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Ash Wood

Ash wood is used to make high-quality handle scales. Ash or "common ash" is also known under its Latin name of Fraxinus excelsior.

Ash wood is indigenous to almost all of Europe as well as some regions in the Middle East and the Caucasus Mountains. The geographic range of the species reaches from northern Spain to the Volga and from southern Norway to southern Italy. Ash also grows in the British Isles.

The species can also be found in some regions of Asia, such as Kashmir in northern Pakistan and India. Ash trees reach a height of 20 to 35 meters and a trunk diameter of up to two meters. Thanks to the high quality of the wood, ash is one of the so-called fine hardwoods and ranks third among the major lumber hardwoods in Central Europe, behind beech and oak. Ash wood has a dry density (density with a moisture content of 0%) of 0.41 g/cm³ to 0.82 g/cm³. It shrinks very little, dries well and is easy to process. Planing tends to cause cracks in the wood. Steam-bent ash can be split and is bendable. Screws and nails should be pre-drilled though to prevent tears and cracks. Ash is not weather-resistant and doesn't show substantial resistance to fungal and insect infestations.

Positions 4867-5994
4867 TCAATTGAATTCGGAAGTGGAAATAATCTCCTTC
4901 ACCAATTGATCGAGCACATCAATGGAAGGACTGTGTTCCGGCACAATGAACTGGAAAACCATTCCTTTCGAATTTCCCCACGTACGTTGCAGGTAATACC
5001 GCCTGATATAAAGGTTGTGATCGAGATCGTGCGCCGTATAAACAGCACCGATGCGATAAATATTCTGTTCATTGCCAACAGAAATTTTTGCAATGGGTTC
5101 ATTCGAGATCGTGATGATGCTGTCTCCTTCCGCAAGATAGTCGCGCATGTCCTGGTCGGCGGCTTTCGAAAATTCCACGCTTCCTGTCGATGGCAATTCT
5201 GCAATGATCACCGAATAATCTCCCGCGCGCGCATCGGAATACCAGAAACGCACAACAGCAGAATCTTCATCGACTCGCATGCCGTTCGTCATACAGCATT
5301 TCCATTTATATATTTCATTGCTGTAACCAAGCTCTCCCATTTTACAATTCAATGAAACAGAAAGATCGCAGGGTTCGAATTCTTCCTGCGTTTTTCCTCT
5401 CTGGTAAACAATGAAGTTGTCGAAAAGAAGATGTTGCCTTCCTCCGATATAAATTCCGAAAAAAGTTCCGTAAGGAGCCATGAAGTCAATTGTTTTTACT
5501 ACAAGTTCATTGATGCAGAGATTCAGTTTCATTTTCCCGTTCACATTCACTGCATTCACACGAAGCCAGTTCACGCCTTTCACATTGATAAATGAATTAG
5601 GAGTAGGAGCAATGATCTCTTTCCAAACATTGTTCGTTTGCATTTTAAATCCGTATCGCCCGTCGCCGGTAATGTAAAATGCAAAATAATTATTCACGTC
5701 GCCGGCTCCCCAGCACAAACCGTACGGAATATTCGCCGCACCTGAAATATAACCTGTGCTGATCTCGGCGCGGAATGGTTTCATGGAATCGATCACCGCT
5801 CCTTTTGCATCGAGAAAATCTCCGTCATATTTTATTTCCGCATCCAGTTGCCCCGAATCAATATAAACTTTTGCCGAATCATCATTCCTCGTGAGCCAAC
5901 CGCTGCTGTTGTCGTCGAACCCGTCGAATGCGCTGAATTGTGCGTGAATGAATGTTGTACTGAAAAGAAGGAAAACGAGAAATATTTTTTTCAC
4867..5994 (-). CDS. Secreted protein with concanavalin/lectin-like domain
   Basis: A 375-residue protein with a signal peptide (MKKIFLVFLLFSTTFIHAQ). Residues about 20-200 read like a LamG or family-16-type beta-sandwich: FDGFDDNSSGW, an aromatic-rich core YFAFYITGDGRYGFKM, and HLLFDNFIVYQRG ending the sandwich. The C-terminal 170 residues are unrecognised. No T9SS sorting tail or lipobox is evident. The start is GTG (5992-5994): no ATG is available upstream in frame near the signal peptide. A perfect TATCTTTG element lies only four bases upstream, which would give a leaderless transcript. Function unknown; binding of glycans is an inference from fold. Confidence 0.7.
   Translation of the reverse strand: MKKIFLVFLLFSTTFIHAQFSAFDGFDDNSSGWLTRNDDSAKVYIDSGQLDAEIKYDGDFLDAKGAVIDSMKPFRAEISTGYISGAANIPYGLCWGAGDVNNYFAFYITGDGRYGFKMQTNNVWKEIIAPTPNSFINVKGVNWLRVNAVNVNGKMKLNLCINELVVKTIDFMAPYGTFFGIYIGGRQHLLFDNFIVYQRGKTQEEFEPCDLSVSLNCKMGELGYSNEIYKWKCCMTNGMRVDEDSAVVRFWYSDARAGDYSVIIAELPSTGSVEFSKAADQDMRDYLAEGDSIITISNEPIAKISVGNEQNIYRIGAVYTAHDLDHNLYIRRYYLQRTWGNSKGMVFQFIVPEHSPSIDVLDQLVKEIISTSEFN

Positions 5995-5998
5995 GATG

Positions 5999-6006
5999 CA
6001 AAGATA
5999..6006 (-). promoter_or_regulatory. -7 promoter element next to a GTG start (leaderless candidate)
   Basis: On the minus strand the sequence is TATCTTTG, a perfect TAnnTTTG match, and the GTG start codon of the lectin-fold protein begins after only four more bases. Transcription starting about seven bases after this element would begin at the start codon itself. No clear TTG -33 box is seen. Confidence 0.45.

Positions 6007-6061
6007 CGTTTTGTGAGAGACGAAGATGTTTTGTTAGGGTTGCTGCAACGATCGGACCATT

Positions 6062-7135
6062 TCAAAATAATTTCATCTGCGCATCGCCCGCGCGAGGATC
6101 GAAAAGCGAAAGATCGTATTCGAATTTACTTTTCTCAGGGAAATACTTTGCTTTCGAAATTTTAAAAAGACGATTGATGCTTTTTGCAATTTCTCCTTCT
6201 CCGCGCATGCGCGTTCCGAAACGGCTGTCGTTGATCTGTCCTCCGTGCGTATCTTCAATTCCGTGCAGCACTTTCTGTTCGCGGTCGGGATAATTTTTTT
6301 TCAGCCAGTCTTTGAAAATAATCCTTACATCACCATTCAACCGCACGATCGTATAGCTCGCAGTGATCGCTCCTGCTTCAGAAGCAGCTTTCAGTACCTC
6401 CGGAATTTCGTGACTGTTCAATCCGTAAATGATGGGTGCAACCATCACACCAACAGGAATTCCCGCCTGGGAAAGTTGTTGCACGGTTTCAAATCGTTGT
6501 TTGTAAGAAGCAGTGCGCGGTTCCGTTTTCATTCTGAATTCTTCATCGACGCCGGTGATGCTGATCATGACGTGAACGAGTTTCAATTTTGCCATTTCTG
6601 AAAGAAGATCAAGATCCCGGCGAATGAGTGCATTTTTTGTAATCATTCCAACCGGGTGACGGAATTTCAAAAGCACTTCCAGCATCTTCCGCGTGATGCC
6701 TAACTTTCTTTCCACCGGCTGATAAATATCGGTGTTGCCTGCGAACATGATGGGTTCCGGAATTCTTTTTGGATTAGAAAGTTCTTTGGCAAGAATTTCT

Ash sapwood is white and extremely wide. The heartwood used for making handle scales starts out as gray or olive green. The colors darken considerably with age. Ash wood typically shows segments of varying color intensity. Ash pores are coarse and arranged in multi-row rings. The medullary rays of ash are fairly narrow. The hard yet elastic ash wood has always been a popular material for many applications – in construction (e.g. carriages, boats and aircraft) as well as for furniture and veneers.